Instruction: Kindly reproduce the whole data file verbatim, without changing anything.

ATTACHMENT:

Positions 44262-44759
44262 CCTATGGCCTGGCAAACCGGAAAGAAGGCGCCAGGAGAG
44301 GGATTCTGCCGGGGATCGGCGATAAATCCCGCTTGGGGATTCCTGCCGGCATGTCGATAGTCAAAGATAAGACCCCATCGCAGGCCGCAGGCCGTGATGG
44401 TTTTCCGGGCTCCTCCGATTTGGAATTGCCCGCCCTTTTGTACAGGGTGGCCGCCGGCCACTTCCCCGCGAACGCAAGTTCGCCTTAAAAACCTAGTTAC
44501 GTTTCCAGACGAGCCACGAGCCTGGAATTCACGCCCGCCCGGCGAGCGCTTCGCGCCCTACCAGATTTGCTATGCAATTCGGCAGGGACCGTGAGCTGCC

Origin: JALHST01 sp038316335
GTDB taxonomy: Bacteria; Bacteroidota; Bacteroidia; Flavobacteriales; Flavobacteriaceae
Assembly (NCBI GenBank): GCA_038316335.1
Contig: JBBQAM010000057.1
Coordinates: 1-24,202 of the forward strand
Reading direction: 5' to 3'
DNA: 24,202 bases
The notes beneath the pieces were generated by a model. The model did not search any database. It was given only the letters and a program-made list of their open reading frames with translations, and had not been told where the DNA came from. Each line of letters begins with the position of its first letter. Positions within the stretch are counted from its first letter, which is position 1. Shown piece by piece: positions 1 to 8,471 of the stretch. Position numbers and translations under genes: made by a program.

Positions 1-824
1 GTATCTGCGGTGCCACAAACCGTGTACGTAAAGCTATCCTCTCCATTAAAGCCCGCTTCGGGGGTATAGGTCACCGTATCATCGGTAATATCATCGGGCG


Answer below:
Positions 44262-44759
44262 CCTATGGCCTGGCAAACCGGAAAGAAGGCGCCAGGAGAG
44301 GGATTCTGCCGGGGATCGGCGATAAATCCCGCTTGGGGATTCCTGCCGGCATGTCGATAGTCAAAGATAAGACCCCATCGCAGGCCGCAGGCCGTGATGG
44401 TTTTCCGGGCTCCTCCGATTTGGAATTGCCCGCCCTTTTGTACAGGGTGGCCGCCGGCCACTTCCCCGCGAACGCAAGTTCGCCTTAAAAACCTAGTTAC
44501 GTTTCCAGACGAGCCACGAGCCTGGAATTCACGCCCGCCCGGCGAGCGCTTCGCGCCCTACCAGATTTGCTATGCAATTCGGCAGGGACCGTGAGCTGCC

Origin: JALHST01 sp038316335
GTDB taxonomy: Bacteria; Bacteroidota; Bacteroidia; Flavobacteriales; Flavobacteriaceae
Assembly (NCBI GenBank): GCA_038316335.1
Contig: JBBQAM010000057.1
Coordinates: 1-24,202 of the forward strand
Reading direction: 5' to 3'
DNA: 24,202 bases
The notes beneath the pieces were generated by a model. The model did not search any database. It was given only the letters and a program-made list of their open reading frames with translations, and had not been told where the DNA came from. Each line of letters begins with the position of its first letter. Positions within the stretch are counted from its first letter, which is position 1. Shown piece by piece: positions 1 to 8,471 of the stretch. Position numbers and translations under genes: made by a program.

Positions 1-824
1 GTATCTGCGGTGCCACAAACCGTGTACGTAAAGCTATCCTCTCCATTAAAGCCCGCTTCGGGGGTATAGGTCACCGTATCATCGGTAATATCATCGGGCG